There are also class and age rules. Increasingly, the higher the social status, the worse the characters behave. In any conflict of views with someone of a lower social status, the higher status person will be made to seem inept at best or wrong-headed at worst. Where the class of the characters in a scene is the same, the female dominance rule applies if the company is mixed-sex.

As for age, the older cast members are normally used to express non-PC views, for example, the matriarch of the Archer family, Peggy Woolley, refusal to accept the female vicar and the landlord of The Bull, Sid Perks, evinced a dislike of homosexuals. Very occasionally a younger cast member is allowed to express non-PC views, as was the case with Roy Tucker, who had a brief flirtation with the local racists. But old or young, the non-PC character is invariably nullified by large numbers of characters with PC views and frequently contradicted directly. The non-PC character is simply there to act as a theatrical device to amplify the PC message.

There is also great joy over the non-PC sinner who repenteth, which they almost invariably do in remarkably abrupt and unconvincing fashion. Roy Tucker went from support for National Front-style policies to being the shiniest of “new men” in a trice. That set a trend as all recent new fathers in the serial have had the same fate thrust upon them.

Hilarious as all this is to those of us with a weakness for agitprop - we just cannot resist the clankingly crude propaganda lines masquerading as fact and reality – I cannot help feeling that it may not be quite what The Archers’ audience generally favour. Indeed, they may be so unprogressive as to think that a small English village set in farming country might look rather different from the current very PC world of The Archers.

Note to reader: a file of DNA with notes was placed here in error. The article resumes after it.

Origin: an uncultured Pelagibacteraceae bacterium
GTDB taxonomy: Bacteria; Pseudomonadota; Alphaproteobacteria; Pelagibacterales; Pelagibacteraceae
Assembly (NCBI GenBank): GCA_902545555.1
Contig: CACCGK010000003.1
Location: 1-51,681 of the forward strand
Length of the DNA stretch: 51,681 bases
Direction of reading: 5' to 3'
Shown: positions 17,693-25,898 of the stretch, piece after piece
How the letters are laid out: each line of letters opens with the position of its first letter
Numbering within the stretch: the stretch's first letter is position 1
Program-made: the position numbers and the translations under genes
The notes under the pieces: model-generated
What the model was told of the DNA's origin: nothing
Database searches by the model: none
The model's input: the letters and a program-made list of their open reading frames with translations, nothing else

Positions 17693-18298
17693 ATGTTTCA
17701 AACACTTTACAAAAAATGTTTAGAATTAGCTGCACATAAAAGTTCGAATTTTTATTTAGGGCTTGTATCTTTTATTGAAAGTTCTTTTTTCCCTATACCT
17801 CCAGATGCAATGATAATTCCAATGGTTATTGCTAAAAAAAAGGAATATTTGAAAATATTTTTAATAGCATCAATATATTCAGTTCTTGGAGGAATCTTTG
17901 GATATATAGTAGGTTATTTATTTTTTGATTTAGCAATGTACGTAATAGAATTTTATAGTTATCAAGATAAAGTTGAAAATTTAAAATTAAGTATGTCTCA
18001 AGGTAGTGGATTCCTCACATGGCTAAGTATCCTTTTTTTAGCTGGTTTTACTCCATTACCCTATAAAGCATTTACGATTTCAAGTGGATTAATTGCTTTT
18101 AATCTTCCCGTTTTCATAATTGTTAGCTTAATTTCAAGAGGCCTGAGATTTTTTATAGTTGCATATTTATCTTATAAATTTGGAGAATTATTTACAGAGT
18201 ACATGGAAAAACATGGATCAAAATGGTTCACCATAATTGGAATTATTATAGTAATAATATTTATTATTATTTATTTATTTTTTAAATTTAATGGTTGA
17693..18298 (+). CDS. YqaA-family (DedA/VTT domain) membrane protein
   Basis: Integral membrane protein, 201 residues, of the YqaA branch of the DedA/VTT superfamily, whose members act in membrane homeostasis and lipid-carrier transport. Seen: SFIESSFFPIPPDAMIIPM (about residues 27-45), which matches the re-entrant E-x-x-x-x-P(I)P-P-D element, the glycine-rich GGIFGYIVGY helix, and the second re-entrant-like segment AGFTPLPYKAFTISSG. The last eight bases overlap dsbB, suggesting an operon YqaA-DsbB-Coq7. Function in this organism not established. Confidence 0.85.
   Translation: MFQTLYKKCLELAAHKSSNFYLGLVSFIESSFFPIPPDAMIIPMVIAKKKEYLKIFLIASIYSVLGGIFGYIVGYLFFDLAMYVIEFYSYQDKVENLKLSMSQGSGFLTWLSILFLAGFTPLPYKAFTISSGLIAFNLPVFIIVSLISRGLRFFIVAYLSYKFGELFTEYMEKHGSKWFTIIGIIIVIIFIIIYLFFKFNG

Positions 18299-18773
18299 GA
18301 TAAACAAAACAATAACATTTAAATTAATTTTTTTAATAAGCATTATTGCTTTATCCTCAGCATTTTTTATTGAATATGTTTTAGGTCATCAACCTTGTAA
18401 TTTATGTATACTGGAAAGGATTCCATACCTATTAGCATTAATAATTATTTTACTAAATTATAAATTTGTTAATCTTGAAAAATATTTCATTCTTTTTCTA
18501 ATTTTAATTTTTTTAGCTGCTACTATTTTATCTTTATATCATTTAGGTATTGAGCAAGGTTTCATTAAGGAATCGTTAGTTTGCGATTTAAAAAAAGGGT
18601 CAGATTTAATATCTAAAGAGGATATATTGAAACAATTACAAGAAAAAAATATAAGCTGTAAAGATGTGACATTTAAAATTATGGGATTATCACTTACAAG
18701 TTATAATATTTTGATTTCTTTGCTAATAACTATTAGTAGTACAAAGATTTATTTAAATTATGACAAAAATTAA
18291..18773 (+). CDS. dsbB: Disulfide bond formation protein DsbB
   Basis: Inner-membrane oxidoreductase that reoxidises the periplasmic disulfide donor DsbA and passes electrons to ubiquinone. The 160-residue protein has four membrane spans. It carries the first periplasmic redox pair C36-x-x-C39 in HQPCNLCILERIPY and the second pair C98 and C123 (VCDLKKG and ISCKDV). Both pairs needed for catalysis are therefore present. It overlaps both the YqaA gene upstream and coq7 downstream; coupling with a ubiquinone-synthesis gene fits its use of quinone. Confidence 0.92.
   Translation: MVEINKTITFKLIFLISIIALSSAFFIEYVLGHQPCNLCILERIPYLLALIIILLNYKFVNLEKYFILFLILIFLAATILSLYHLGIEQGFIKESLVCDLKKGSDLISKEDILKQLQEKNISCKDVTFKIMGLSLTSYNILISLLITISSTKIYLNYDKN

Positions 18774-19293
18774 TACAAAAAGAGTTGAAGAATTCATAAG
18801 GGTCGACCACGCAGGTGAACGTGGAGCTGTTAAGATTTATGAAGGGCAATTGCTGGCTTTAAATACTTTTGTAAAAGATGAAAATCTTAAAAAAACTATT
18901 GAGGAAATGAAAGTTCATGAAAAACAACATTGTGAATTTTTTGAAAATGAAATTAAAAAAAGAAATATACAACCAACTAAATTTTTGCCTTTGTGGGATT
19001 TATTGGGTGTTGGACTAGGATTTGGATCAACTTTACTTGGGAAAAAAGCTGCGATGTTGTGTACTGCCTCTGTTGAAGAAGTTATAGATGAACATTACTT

Their idea of the village could well be one where the inhabitants are uniformly white and English. Where support for country pursuits is perilously close to 100 percent. Where homosexual rights are not an issue because there are no overt homosexuals in the community. Where sexual equality is thought to be “damn nonsense”. Where a female vicar would be thought unworthy of the name of priest. Where the sight of strangers would be cause for frank and extended comment. Where the sight of a black or brown face would arouse the same sort of amazement as the aeroplanes going overhead.

Such a village would be a House of Horrors for The Archers’ producer and writers, a creation made all the more terrifying because somewhere in the remote recesses of their minds they will dimly know it represented reality, or at least came much closer to reality than their nightly bill of politically correct multicultural fare.

That The Archers is simply a vehicle for the more extreme PC propagandists within the BBC is self-evident. The question is should we lament its existence? I suggest the answer is no, because it performs the vital function of demonstrating beyond any shadow of doubt the institutionalised political bias within the [British Broadcasting] Corporation. That bias cannot be explained away for, unlike news and current affairs programmes where apologists for the corporation can fudge the issue of bias by pointing to such things as pressure of time or news priorities, The Archers shows the view of the world the BBC wishes to put before its audience. It is their articulated political dream, created at leisure and unmarked by any dissenting voice.